Notice, that it says until the redemption of the purchased possession. What I find interesting is that the word translated redemption is apolutrosis and it is only used ten times in the KJV (three of them in Ephesians) and it is a compound word which means the act of ransom. I find it significant because who normally pays a ransom? - The one to whom it belong. Israel is the purchased possession that was ransomed (Exodus 15:16; Deuteronomy 32:6; 2 Samuel 7:23; Psalms 74:2) And he purchased them to the praise of his glory

Of course, I believe while the direction interpretation of the verse is Israel, it also has application to us in the Body of Christ as well in that we too have been bought, not necessarily ransomed (1 Corinthians 6:20; 1Corinthians 7:23). 

YouTube     Rumble     Spotify     SoundCloud

Saturday, February 19, 2022

Ephesians Study | 2.19.22

In today's study we focus on verses 12-14 where we talk specifically about the inheritance of the nation and that they are the purchased possession that Paul is talking about.

Verse 14: Which is the earnest of our inheritance until the redemption of the purchased possession, unto the praise of his glory. It is important to remember that verse 13 ended with a comma. Both together read Ye were sealed with that holy Spirit of promise, which is the earnest of our inheritance. In other words, we were sealed, or promised to be preserved, in the same way that Israel was. 

Again, notice that he wrote our inheritance. and not your inheritance. Just as God sealed them, he has sealed us. So, primary point of the verse is not the inheritance, but the sealing. We both have the promise of preservation if you will. 

To me, this has to be because of what he already clearly stated in verse 11 they have obtained an inheritance, being predestinated according to the purpose of him who worketh all things after the counsel of his own will. Realistically, the church does not have an inheritance because we are not the heirs (we already talked about that), but we, like them, have the promise that God will protect us just like he promised to protect them. 

Notice, that it says until the redemption of the purchased possession. What I find interesting is that the word translated redemption is apolutrosis and it is only used ten times in the KJV and three of them here in Ephesians. It is a compound word which means the act of ransom.

I find it significant because who normally pays a ransom? - The one to whom it belongs. Israel is the purchased possession that was ransomed. Exodus 15:16 says Fear and dread shall fall upon them; by the greatness of thine arm they shall be as still as a stone; till thy people pass over, O LORD, till the people pass over, which thou hast purchased. This can also be seen in verses like Deuteronomy 32:6; 2 Samuel 7:23; Psalms 74:2) And he purchased them to the praise of his glory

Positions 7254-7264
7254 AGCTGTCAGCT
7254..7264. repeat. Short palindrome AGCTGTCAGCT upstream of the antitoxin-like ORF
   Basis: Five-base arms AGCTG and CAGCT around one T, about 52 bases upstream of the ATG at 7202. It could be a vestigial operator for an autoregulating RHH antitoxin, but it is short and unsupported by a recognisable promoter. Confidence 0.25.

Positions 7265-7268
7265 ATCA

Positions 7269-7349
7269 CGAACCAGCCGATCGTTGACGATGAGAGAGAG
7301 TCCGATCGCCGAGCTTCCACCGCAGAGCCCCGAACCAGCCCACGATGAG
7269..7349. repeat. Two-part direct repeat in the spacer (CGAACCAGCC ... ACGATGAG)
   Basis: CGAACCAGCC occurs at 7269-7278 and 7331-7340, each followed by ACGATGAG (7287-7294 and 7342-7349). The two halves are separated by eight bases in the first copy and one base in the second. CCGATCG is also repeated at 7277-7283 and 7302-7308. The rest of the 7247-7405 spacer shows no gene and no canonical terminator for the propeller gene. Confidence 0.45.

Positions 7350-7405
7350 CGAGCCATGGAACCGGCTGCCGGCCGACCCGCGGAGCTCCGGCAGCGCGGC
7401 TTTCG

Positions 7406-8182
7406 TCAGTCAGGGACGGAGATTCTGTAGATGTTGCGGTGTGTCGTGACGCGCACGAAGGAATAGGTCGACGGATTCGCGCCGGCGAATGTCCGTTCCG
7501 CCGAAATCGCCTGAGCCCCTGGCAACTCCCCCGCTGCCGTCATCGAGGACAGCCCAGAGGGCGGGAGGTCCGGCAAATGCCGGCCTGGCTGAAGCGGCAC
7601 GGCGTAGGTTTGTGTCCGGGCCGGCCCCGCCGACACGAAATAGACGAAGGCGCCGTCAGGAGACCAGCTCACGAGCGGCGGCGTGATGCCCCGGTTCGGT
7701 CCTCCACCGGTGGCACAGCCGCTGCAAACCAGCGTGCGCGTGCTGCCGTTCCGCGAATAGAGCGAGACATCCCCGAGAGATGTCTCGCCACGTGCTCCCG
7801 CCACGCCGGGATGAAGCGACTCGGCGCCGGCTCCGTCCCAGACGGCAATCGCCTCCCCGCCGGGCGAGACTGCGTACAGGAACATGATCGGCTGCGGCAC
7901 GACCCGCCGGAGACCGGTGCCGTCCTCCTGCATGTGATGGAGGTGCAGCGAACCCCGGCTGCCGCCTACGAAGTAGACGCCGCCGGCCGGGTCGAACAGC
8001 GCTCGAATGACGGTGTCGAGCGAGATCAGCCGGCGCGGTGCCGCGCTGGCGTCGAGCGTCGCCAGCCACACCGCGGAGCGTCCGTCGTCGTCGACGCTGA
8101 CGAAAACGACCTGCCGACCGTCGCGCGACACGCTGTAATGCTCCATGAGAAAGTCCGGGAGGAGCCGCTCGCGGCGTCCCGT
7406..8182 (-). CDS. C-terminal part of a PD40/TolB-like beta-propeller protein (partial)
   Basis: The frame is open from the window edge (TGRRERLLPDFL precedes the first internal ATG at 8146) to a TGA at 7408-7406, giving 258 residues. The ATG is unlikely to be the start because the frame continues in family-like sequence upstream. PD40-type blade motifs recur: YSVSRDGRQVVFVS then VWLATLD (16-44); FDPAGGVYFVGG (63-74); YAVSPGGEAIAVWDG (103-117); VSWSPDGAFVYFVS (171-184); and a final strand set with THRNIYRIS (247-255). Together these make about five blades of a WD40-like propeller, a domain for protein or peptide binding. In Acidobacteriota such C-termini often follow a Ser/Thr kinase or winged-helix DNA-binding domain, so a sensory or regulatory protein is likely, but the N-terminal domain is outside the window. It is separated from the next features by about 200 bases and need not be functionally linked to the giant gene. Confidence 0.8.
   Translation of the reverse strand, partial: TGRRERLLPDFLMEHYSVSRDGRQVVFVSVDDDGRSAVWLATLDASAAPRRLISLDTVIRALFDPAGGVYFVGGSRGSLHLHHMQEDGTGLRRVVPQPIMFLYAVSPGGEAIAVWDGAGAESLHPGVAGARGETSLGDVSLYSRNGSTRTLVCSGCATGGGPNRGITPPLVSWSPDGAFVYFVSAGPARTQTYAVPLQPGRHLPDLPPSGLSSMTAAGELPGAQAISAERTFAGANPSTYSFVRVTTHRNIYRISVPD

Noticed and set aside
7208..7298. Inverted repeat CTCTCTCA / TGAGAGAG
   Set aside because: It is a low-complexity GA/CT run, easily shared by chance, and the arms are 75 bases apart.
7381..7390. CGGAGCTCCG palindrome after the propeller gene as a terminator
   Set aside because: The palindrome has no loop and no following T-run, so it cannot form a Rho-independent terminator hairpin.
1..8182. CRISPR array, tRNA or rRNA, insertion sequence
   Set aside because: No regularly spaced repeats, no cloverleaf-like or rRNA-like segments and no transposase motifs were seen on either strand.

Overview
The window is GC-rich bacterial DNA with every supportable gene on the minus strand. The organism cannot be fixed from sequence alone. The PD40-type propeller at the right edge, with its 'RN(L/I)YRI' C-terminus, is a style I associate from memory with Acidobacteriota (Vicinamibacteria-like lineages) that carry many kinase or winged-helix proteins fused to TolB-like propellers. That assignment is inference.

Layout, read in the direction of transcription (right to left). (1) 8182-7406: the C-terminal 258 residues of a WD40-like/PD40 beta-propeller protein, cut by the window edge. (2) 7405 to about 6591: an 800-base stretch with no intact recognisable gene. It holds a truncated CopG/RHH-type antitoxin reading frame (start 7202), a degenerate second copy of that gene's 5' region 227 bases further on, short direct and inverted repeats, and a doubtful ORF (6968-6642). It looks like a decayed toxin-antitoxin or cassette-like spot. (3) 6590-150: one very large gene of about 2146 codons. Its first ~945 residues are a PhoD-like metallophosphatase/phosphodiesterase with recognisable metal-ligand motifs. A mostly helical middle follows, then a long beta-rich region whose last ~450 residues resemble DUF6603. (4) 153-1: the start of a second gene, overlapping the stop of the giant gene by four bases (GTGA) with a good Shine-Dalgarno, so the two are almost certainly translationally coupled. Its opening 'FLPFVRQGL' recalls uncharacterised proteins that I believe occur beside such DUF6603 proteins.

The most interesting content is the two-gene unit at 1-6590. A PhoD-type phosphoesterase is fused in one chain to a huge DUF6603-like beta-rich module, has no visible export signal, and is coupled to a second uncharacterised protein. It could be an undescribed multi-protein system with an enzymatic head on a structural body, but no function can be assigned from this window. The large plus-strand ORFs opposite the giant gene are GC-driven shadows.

Of course, I believe while the direct interpretation of the verse is Israel, it also has application to us in the Body of Christ as well in that we too have been bought, not necessarily ransomed. Paul told the Corinthians For ye are bought with a price: therefore glorify God in your body, and in your spirit, which are God's (1Corinthians 6:20) and Ye are bought with a price; be not ye the servants of men (1 Corinthians 7:23). 

Spotify     SoundCloud

Friday, February 18, 2022

Ephesians Study | 2.18.22

In today's study from Ephesians we dig into verses 13-14 by looking at the pronoun changes, the ones who first trusted, the word of truth, the sealing of the holy Spirit of promise, and the inheritance.

Verse 13: In whom ye also trusted, after that ye heard the word of truth, the gospel of your salvation: in whom also after that ye believed, ye were sealed with that holy Spirit of promise, The first thing I notice in this verse is the change in pronouns from 1st person plural with us and we to the 2nd person plural with ye and your. Some do not see the significance, but I do, and will continue to do so until I am convinced otherwise. Again, Randy White points out that ye and yours is used 11 times in verses 13-23 and 0 times in verses 3-12. Conversely, in verses 3-12 us and we is used 9 times in verses 3-12, and only 3 times in verses 13-23. 

Also, notice in verse 12 when it says who first trusted in Christ and now verse 13 says ye also trusted. Obviously, he is comparing and contrasting two groups. Of course, some will say that he is speaking of those who he knew there from his first visit and those who had been added to the group since. 

Notice after ye heard the word of truth. Randy White points out something at this point that trust can only come about after hearing the word of truth. The gospel must be shared with words because "the gospel is not love that can be displayed but logic that must be accepted." That is point on in my opinion and aligns with Romans 10:13-14 which says, For whosoever shall call upon the name of the Lord shall be saved. How then shall they call on him in whom they have not believed? and how shall they believe in him of whom they have not heard? and how shall they hear without a preacher?